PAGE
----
Prodanchuk also described the second day of the killings, during which his curiosity to see what was going on first-hand got the better of him: ‘Thursday, once again a crowd of 18,000 peaceful inhabitants of Kamenets-Podolsk was passing our house in the direction of the road to Dunaevtsy. Among them I saw a neighbour who used to live in the same courtyard as I did, a certain Mrs. Shvartsman, her husband, their daughters Liza and Basya, and their relatives, who went arm-in-arm, silently, without uttering a sound, their heads lowered toward the ground … The old people who could not move and lagged behind were beaten to death by Germans, afterwards they were picked up by carts that followed, loading 20-30 people into each cart and transporting them, as I know, to the shooting site. I could not believe that the German monsters would shoot the civilian population, but was soon convinced that they could. Together with my neighbour, Sonia Kotlyamchuk, I hid behind the moving population and ran in the direction of Dembitsky village; we both stayed hidden in the bushes. Although this was far away, I could see how the children, women, and men were forced to undress and to jump into the grave in groups of 10. Some of them resisted since they did not want to undress. They were beaten with rifle butts, stabbed with bayonets and, dragged by their legs and arms, were pulled to the grave. The babies were snatched away from their mothers and stabbed with bayonets.’

SS-Obergruppenführer Friedrich Jeckeln, who organised the massacre at Kamianets-Podilskyi

Another witness was Ivan Chaykovskiy, a member of the Ukrainische Hilfspolizei: ‘All the “schutzmanner” [Ukrainian auxiliary police] who had arrived were placed in a cordon around the Jews to guard them and, under no circumstances, allow them to get away. We were armed with rifles. At that time the people we were guarding were forced to undress and were taken by Germans, in groups of 5-6, to a grave where two German accomplices shot them. In this way all of the people taken there were shot. Subsequently, the grave was covered by [local] people mobilized for this task and we returned to the city. The Germans took for themselves the possessions of the people who were shot.’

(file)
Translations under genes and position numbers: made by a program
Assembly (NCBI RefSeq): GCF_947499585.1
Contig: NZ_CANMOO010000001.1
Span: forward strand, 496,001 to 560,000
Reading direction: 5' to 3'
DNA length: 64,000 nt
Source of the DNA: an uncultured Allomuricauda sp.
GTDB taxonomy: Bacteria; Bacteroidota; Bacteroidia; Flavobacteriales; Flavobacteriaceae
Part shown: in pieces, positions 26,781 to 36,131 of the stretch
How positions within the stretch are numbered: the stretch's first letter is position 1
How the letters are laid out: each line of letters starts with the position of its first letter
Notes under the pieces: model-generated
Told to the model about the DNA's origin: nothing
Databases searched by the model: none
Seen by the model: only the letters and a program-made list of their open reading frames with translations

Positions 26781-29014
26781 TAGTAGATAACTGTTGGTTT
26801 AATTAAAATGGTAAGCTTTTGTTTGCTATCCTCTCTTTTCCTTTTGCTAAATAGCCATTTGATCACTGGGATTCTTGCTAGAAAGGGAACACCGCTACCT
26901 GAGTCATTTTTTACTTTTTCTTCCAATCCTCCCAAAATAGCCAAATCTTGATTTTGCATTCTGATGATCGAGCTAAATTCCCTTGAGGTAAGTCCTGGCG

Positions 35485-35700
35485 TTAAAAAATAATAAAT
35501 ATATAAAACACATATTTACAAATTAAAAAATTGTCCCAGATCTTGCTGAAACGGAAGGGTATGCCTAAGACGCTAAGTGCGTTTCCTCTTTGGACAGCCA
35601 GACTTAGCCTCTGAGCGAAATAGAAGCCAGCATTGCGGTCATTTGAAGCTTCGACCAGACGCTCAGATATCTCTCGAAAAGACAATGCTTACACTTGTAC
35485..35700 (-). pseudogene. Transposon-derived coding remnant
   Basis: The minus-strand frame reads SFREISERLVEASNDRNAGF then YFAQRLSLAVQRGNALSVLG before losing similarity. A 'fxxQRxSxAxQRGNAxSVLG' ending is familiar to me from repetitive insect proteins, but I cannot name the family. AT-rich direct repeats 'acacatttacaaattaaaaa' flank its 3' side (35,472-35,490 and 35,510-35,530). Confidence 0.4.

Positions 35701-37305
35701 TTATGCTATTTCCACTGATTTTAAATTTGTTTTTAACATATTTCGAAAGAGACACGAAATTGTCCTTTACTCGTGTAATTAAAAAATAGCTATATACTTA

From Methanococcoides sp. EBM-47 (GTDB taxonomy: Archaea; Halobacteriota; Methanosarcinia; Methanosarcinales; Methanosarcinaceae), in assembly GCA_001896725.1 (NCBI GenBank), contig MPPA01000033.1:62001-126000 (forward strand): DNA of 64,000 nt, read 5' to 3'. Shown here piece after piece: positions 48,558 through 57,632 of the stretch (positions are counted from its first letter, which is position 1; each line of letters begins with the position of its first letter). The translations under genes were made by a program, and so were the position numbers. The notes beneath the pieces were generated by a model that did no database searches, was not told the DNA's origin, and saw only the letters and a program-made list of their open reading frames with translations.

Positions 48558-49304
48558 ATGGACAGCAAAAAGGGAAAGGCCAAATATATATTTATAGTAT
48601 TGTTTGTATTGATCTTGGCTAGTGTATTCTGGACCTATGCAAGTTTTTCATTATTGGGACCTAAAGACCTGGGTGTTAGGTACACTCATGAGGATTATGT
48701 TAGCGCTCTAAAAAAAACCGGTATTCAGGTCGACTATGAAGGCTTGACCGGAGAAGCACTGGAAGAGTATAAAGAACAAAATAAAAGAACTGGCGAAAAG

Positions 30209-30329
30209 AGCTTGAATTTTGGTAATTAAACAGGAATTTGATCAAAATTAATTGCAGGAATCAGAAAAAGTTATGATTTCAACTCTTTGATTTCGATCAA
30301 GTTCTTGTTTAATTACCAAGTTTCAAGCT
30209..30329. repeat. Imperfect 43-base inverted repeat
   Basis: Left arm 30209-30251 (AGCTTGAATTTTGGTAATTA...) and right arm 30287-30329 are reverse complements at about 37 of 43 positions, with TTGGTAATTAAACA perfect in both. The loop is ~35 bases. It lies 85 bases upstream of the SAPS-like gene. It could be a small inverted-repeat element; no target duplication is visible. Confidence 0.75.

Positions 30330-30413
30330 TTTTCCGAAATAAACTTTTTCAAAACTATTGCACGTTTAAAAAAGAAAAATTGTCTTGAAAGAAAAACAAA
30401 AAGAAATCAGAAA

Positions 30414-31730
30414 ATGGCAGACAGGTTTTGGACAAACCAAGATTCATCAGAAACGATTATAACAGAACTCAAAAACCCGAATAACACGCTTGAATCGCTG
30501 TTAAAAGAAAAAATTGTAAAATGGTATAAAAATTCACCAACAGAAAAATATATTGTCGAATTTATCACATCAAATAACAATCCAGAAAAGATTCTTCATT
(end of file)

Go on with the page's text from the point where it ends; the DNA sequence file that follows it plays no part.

Klara Moskal, a Jew, incredibly survived the murders by convincing the killers she wasn’t Jewish: ‘When we were close to the pit, the Germans ordered us to undress. At some distance from the grave they ordered us to leave our shoes, as well as money, gold, and other valuables … With every minute the line got closer to the grave, accompanied by cries and by terror. Germans silenced the cries by [hitting people on the head] with their rifle butts. The abuse of the young boys and girls cannot be imagined. The Germans shouted “komsomoltsy” [Young Communists] and split their heads open with their rifle butts … When I saw such brutalities, I didn’t want to suffer them so I approached the grave on my own. When one henchman saw that I was going to the grave on my own, he approached me and hit my shoulder with his rifle but I raised my hand against him. At this time a translator approached and started to ask me what the matter was. I answered that my father was a Russian and that our house had been destroyed by a bomb and we did not have time to reach the New Town, and that I become mixed with the group of Jews when I was standing in the bread line. I asked the approaching German commandant to let me and my mother go since we were Russian. The commandant believed me and let me go, telling me to go over to a car … Standing on the car’s footboard, I saw a grave across which planks had been laid, and the Germans standing around. The people approaching the grave were forced by the Germans to run along the planks; they were beaten with sticks and rifle butts and fell alive into the grave.’

Men of the Ukrainische Hilfspolizei (Ukrainian Auxiliary Police)

The brutal killings at Kamianets-Podilskyi was the first large-scale act of mass murder of Jews following the German invasion of the Soviet Union. The 23,600 victims of 27/28 August 1941 would be followed by others over the coming months. In the summer of 1942, 800 Jewish children and elderly were similarly shot, and on 30 October another 4,000 from the ghetto would also be murdered. Even into 1943, Jews were brought to Kamianets-Podilskyi from the surrounding area and executed, many of them having previously escaped from the ghetto. In all, it is believed around 30,000 Jews were murdered near the city before its liberation by the Soviets on 27 March 1944.